The 150-acre tract sold in 1814 to John S. Gano, Richard M. Gano and Thomas Carneal of the Covington Company for $50,000. On February 2, 1815, they chartered the town, naming it Covington after General Leonard Covington of Maryland. Covington was a hero of the War of 1812, who died of wounds received in the Battle of Chrysler’s Field.
Thomas and Dinah’s Final Years
Thomas still owned The Old Stone House and ferry landing. He and Dinah moved to Newport briefly. By 1816, they lived in a house Thomas built at the corner of Sixth and Greenup, later known as the Cooper House. Thomas was seventy-five and Dinah, eighty-one. Thomas’s oldest son Joseph ran the farm and ferry.
Dinah died on May 21, 1821. July 14, Thomas wrote his will and died on August 1. He left his living descendants bequeaths of roughly one thousand dollars each. His stepchildren received fifty dollars each. Thomas divided his property among his children; son Samuel’s share included The Old Stone House and the ferry.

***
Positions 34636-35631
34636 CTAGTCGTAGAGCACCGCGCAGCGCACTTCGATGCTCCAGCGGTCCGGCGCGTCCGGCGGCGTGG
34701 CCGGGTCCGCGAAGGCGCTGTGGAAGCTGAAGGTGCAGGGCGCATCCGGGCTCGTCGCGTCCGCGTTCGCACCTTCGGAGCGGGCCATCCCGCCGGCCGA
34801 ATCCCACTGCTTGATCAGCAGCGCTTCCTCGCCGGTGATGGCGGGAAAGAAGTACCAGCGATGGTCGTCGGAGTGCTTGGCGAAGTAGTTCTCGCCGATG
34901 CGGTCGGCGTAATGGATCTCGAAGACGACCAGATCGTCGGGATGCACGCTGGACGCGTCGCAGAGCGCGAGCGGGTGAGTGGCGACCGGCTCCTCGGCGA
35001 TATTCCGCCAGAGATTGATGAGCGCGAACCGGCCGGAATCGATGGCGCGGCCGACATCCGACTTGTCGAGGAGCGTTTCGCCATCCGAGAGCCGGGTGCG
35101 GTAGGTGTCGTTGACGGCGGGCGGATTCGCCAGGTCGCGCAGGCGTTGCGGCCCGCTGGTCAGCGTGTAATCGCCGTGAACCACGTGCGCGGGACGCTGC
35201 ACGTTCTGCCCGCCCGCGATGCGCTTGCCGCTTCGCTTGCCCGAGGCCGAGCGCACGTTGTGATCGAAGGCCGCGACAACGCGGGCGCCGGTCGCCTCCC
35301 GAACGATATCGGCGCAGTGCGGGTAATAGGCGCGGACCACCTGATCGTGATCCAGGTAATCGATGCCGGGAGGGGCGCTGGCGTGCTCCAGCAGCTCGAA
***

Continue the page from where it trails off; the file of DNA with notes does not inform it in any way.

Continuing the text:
The family buried Thomas and Dinah in the Craig Street Cemetery.12 When it fell into disrepair mid-century, the family re-interred Thomas and Dinah near other family members in Linden Grove Cemetery.
Fate of the Old Stone House
Samuel Kennedy died in 1831. He left The Old Stone House to his daughter, Nancy Kennedy (1811-1904). She lived there until 1847, when she built a larger, more up-to-date house right behind it. Nancy never married and maintained both homes throughout her life. She was known for her hospitality and generosity, even raising and educating her niece’s six orphaned children.13 The ferry stayed in the family too and continued operating until the Roebling Suspension bridge opened in 1867. Then, in 1909, they tore down The Old Stone House.